One way to operationalize empathy is to develop an associated guiding principle, such as "Proactively communicate all the best options to customers," to empower employees to take the necessary actions to build trust with customers. For example, the customer care team at a telecom operator can proactively adjust a customer's rate plan to a new plan that best suits his needs and is $20 cheaper. This may mean losing $120 in the short term (assuming the customer has six months left in his contract). But it can lead to the customer renewing his contract, potentially generating $450 over the course of the customer's lifetime value (24 months).

Transparency, meanwhile, sounds simple enough, but in practice it can be difficult. Some firms equate transparency with giving up control. That's not the case. Simple activities like clarifying the language of your policies, actively using external social media channels to communicate with customers, and being open to feedback and criticism from customers are all good examples of transparency. Transparency is increasingly important as items like hidden fees or service changes are now quickly broadcast across the Web once just a few customers discover them.

Accountability is about taking responsibility when customers go through any negative experiences. This may involve compensating customers for the inconvenience, as well as making any changes internally to people, processes, or systems to make sure mistakes are fixed and future errors are avoided.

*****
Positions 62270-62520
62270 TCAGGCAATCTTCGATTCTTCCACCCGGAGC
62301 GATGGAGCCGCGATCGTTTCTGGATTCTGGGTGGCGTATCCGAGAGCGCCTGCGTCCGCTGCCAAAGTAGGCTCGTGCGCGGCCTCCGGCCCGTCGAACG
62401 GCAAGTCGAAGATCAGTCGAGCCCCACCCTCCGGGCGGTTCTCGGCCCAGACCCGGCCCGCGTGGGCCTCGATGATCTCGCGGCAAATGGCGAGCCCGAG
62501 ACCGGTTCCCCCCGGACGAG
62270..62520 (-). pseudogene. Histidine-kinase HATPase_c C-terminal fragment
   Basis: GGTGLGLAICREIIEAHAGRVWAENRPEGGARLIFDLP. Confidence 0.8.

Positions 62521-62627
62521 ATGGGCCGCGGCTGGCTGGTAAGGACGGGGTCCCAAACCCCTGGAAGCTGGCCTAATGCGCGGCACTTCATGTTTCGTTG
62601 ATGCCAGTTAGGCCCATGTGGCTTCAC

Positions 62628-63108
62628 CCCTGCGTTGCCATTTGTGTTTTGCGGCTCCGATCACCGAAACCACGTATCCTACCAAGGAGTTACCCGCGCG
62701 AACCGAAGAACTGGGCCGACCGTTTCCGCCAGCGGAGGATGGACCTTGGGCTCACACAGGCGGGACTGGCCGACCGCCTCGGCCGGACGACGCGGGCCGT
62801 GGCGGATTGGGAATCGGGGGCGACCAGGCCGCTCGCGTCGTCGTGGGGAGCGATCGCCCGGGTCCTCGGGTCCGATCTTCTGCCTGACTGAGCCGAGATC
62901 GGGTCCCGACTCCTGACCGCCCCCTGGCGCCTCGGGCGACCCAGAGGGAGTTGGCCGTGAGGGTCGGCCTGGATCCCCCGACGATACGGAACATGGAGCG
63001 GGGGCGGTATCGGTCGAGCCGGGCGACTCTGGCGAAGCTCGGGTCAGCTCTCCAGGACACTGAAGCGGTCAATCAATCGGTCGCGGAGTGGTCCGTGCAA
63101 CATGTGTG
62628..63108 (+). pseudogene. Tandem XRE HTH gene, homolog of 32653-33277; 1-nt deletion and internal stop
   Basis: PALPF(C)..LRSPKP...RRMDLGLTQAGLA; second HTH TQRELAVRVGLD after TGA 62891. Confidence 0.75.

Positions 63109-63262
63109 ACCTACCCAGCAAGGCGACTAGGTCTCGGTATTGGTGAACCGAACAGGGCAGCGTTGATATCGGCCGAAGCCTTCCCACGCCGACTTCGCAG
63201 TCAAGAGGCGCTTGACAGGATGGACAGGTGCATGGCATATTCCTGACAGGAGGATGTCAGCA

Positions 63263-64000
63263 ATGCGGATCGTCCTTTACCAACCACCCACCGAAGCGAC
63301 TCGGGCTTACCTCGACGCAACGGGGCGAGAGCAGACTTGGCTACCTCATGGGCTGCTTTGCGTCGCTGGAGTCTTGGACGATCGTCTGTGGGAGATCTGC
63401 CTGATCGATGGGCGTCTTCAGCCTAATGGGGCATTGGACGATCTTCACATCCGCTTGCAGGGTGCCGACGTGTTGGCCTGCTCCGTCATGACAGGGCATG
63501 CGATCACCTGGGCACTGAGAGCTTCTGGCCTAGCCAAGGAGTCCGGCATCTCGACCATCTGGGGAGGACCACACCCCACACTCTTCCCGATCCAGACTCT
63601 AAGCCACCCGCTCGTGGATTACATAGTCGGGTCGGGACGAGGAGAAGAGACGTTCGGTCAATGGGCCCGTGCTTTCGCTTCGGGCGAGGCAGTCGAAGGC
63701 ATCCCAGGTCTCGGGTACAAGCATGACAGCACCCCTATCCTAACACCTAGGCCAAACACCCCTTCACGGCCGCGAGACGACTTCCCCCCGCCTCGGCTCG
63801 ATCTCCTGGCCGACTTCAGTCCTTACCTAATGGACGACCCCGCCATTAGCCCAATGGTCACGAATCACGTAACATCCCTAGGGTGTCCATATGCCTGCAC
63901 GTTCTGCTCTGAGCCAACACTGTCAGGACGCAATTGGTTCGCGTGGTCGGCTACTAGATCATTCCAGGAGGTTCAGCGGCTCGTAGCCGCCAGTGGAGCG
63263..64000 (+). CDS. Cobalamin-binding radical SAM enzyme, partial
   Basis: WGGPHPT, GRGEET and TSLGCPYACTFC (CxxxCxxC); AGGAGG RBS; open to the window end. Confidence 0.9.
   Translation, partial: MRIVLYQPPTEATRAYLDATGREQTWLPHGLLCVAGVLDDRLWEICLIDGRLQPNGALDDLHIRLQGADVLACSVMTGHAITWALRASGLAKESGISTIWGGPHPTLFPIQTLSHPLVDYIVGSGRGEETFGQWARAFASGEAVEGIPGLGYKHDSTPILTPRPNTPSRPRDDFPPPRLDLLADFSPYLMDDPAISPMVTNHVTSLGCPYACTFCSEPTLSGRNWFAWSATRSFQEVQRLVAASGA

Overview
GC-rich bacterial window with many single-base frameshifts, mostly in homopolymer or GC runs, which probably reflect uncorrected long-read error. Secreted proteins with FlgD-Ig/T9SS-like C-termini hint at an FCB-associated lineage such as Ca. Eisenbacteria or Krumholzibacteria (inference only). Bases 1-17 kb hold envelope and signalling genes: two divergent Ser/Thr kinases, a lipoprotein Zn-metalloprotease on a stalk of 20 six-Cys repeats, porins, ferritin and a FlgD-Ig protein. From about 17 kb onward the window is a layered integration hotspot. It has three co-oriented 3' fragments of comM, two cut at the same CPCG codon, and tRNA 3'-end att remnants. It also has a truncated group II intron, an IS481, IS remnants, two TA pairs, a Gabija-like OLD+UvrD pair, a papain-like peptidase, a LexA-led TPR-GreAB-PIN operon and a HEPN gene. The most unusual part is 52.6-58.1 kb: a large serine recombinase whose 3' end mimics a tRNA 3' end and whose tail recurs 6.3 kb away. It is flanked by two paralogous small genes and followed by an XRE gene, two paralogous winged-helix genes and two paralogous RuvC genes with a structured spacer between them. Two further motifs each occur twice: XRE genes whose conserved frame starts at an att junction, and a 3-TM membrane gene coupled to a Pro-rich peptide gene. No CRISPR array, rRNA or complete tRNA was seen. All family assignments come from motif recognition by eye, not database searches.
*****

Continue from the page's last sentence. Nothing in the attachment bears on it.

Competence drivers
Competence comprises customer experience, employee empowerment, and employee recognition. Customer experience is about being consistent and credible to customers. It goes beyond delivering high-quality products and services and involves building relationships with customers that will encourage positive word of mouth and referrals. A tactic to operationalize the customer experience is to develop an associated guiding principle, such as "Provide customers with expected experiences across all channels," which sets up internal processes and systems that enable the experiences customers expect. 

For a telecom operator whose customer care operation receives large numbers of calls due to network issues, this might mean sending a simple text message to customers who experience dropped calls with an offer of free minutes or other credits as compensation. Or it could also mean letting customers know that the operator is aware of the network problem and is proactively working to resolve it. In the short term these actions may result in some costs, but the long-term benefit could save millions of dollars as a result of reduced calls to customer care.

Employee empowerment requires firms to train and authorize employees to take necessary actions to earn customers' trust and to provide the necessary information to do so. Recognition requires firms to reward employees for their trust-building initiatives with customers. Some firms may need to restructure internal policies, employee roles and responsibilities, or the firm's compensation structure to operationalize empowerment and recognition.

Building customer trust is not a simple internal sell, and potentially comes at short-term costs. It requires fact-based analysis of customers and their needs, understanding the firm's competitive position and market share, and performing in-depth gap and capability assessment. Many companies simple aren't ready to undertake trust-related initiatives. But those that identify and act on the six trust components can achieve powerful financial results.